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Michigan Dairy Farmers’ Views of Current Dairy Policies    

Christopher Wolf
Dept. of Agricultural, Food and Resource Economics

Introduction
Current dairy policies include federal milk marketing orders, a price support program, the Milk Income Loss Contract program (MILC), as well as trade instruments including export incentives and import tariffs. Milk marketing orders define minimum farm prices for Grade A milk based on end use. The relative use of milk by class in the federal orders is used to weight a minimum blend price that all farmers must be paid.  The use of wholesale product prices has been controversial in recent years with concerns that the wholesale prices can be manipulated.

The Price Support Program, formally named the Dairy Product Price Support Program in 2008 Farm Bill and formerly the Milk Price Support Program from 1949-2007, is an open offer to purchase butter, cheese, and nonfat dry milk at set product prices. The Price Support Program has been criticized in recent years for curbing product innovation, supporting world dairy product prices, and being generally insufficient for U.S. farm prices at current feed costs. Trade policies include the Dairy Export Incentive Program (DEIP) which subsidizes exports of dairy products. These export subsidies were crucial to moving excess dairy products in past decades but U.S. product prices have been very competitive in recent years. Dairy programs also include the promotion programs where dairy producers pay 15 cents for each hundredweight of milk produced which is used for promotional activities. 

Factors Affecting Dairy Debate

Several factors relate to the current dairy policy debate including farm size and regional conditions. Some policies, such as the MILC program, have an explicit size bias. Others are perceived to be biased to large herds. 

To examine Michigan dairy producers’ opinions of the current dairy policies, a list of operations with a license to ship Grade A milk was obtained from the Michigan Department of Agriculture in April 2011. The list contained the names and addresses of 2,156 operations from which 1,102 were randomly selected resulting in 226 useable surveys returned for a 20.5 percent response rate.
           
The survey collected information about the operator and operation. Respondent herd size varied from 8 to 5,400 milk cows. Average respondent herd size was approximately 300 milk cows which was larger than the average operation with milk cows. The survey also collected information about the dairy farmer respondent views on current dairy policy programs.
 
Figure 1: Dairy producers’ opinions of policy program effects on dairy
farm profitability. 

mmmgraph
Scale: 5= strongly agree, ..., 3= neutral, ..., 1= strongly disagree.

A set of survey questions inquired about producers’ opinions of current dairy policy programs including the price support program, milk marketing orders, the MILC program, Dairy Export Incentive Program (DEIP), and promotion check-off programs.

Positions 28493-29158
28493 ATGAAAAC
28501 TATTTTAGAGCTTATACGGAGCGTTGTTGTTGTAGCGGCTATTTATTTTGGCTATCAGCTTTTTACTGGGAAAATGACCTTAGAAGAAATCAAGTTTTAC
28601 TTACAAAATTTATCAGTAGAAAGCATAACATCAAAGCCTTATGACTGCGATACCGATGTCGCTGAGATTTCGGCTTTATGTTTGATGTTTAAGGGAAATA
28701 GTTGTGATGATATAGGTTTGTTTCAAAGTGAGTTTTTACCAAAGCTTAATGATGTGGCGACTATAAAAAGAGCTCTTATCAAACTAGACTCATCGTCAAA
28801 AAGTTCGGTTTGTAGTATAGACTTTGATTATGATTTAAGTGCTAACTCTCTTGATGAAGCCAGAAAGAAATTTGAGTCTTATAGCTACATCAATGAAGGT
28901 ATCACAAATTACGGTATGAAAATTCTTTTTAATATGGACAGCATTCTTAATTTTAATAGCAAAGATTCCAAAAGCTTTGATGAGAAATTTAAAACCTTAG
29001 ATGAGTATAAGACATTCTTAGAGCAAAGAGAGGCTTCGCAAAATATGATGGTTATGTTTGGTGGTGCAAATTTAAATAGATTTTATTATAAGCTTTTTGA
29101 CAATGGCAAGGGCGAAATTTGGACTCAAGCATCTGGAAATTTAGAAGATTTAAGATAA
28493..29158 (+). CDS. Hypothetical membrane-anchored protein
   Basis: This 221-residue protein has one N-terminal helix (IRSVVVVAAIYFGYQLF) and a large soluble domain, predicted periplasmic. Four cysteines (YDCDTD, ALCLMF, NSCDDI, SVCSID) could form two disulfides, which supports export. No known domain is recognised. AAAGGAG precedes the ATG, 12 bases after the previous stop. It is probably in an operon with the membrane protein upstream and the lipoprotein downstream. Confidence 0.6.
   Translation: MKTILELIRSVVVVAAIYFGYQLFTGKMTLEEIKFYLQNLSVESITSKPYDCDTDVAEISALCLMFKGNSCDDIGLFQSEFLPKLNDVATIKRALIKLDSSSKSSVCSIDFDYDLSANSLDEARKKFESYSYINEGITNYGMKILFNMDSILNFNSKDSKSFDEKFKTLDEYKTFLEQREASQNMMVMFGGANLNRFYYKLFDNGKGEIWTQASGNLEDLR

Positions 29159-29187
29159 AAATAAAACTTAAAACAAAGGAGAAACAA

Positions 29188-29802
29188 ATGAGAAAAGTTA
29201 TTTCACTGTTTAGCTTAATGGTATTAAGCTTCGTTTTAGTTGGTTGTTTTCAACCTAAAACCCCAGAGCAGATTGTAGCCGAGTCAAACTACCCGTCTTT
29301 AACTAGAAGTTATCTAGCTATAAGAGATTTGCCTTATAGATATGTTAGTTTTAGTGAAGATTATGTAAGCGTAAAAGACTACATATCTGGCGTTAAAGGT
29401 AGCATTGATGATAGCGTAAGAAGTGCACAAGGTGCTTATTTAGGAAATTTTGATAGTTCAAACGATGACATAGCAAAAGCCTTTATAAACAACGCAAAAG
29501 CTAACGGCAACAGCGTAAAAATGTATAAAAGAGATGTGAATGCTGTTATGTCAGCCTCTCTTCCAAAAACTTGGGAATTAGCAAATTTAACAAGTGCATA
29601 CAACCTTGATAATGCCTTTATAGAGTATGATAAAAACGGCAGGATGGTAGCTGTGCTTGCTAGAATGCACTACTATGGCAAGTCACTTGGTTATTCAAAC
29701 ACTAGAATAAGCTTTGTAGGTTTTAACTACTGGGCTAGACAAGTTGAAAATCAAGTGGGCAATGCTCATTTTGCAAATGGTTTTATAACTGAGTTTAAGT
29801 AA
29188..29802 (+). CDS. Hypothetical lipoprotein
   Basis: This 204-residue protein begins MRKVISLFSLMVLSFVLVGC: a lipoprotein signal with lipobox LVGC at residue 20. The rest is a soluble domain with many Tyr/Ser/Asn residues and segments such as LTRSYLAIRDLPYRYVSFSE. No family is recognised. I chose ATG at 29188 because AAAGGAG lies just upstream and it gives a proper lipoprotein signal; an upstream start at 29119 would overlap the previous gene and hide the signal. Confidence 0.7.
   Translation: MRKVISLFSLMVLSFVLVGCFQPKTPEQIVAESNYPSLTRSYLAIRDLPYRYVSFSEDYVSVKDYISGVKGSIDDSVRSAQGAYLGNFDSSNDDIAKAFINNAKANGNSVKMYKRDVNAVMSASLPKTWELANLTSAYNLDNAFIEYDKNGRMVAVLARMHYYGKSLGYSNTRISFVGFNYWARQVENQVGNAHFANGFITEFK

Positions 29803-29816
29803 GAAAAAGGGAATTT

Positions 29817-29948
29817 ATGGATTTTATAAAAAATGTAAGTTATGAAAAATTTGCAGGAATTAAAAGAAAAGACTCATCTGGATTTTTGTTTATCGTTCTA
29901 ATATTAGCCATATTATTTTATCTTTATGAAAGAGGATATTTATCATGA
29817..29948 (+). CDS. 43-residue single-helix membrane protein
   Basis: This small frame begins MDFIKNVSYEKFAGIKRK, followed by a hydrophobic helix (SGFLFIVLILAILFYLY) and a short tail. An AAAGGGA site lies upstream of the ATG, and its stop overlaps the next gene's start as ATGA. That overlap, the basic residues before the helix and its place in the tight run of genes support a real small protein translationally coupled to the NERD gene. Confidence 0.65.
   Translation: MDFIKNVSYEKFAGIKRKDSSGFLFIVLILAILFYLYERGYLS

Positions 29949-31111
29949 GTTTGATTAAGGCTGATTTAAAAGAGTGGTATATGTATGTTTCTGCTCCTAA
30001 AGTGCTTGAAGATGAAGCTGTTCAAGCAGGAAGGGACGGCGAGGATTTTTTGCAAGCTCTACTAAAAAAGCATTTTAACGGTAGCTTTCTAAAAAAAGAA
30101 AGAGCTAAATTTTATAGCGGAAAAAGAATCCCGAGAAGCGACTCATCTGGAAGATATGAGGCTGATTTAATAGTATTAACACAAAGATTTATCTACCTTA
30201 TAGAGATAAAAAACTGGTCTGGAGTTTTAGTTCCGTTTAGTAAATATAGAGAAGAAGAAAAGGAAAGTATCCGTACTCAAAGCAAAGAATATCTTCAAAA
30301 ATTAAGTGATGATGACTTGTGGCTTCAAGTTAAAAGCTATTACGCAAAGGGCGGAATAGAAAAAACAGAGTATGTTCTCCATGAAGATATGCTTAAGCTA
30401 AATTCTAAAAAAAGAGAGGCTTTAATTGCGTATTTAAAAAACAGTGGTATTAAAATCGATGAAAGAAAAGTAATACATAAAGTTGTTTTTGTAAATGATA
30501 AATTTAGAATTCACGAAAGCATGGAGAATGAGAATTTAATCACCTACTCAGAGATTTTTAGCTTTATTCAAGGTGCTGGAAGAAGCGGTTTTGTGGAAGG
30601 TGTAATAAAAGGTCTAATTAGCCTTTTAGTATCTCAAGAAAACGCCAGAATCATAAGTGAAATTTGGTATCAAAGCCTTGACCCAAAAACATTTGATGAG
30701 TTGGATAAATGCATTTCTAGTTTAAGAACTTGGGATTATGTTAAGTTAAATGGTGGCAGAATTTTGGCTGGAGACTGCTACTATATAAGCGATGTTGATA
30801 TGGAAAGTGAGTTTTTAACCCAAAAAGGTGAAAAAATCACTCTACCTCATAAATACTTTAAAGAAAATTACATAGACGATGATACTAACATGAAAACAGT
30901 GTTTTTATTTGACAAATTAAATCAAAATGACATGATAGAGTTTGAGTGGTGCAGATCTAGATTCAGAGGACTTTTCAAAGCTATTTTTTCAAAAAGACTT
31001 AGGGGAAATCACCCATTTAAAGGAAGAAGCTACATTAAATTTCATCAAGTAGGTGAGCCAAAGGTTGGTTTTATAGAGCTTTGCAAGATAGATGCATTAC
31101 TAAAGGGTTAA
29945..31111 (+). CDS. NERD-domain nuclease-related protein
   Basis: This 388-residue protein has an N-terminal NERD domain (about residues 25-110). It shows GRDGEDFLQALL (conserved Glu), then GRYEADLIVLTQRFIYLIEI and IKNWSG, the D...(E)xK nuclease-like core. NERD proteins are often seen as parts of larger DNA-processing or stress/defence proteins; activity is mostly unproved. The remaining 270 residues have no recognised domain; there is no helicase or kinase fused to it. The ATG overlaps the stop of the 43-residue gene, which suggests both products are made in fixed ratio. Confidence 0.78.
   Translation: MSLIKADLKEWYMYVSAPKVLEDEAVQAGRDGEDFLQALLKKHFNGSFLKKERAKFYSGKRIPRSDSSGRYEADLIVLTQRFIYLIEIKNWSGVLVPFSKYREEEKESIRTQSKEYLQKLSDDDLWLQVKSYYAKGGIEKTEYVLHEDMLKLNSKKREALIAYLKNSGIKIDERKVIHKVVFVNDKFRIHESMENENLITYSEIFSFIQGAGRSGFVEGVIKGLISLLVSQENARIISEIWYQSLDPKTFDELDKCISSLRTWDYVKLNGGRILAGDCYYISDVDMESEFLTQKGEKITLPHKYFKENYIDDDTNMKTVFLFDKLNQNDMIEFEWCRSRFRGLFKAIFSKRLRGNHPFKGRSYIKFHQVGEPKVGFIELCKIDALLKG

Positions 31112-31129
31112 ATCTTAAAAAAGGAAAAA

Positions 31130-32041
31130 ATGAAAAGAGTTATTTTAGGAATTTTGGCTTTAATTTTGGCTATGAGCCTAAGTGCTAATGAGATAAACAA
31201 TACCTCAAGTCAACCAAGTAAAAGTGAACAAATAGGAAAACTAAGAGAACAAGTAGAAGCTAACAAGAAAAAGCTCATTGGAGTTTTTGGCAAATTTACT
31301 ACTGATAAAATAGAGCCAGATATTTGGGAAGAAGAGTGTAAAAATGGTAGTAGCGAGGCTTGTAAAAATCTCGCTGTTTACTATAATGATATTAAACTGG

Because past research, and a great deal of anecdotal evidence, suggests that opinions about policies varies by herd size, we divided responses to those with herds less and greater than the average respondent herd of 300 milk cows (the average herd size in our sample).

One survey question inquired as to how important the programs were to their farm profitability. Figure 1 displays the average score (where 5 = very important to 1 = not important). Across all farms, the programs thought to be most important were the Dairy Export Incentive Program (DEIP), promotion and marketing orders. The least important programs were the price support and MILC programs which are the programs that were designed to directly support dairy farm income. The MILC program is divisive across herd size as it is relatively more supportive of small herds because the payments are capped based on milk produced. Accordingly, the MILC program has been unpopular with the large dairy herd owners.

The price support program is currently considered irrelevant and antiquated because the product price translate to farm milk prices are below the current cost of production. Many producers view it as supporting world dairy prices, squelching the incentive to innovate, and generally making U.S. dairy products less competitive in the global market. The price support program also was unpopular with large herd owners. Farms of all herd sizes had favorable views of the DEIP and the promotion programs.
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Michigan Dairy Review is published and mailed to all Michigan dairy farmers and individuals working in allied industries. With its ever increasing on-line presence, the MDR target audience has spread beyond Michigan and the U.S.; today electronic subscribers are located in places such as Australia, The Scandinavia, Italy, Mexico, Ireland, Peru, and New Zealand.  

The MDR is the primary communications vehicle for research findings, extension programming, and teaching between faculty and staff in MSU dairy programs and the dairy industry. The MDR web site is paid for by the C. E. Meadows Endowment.




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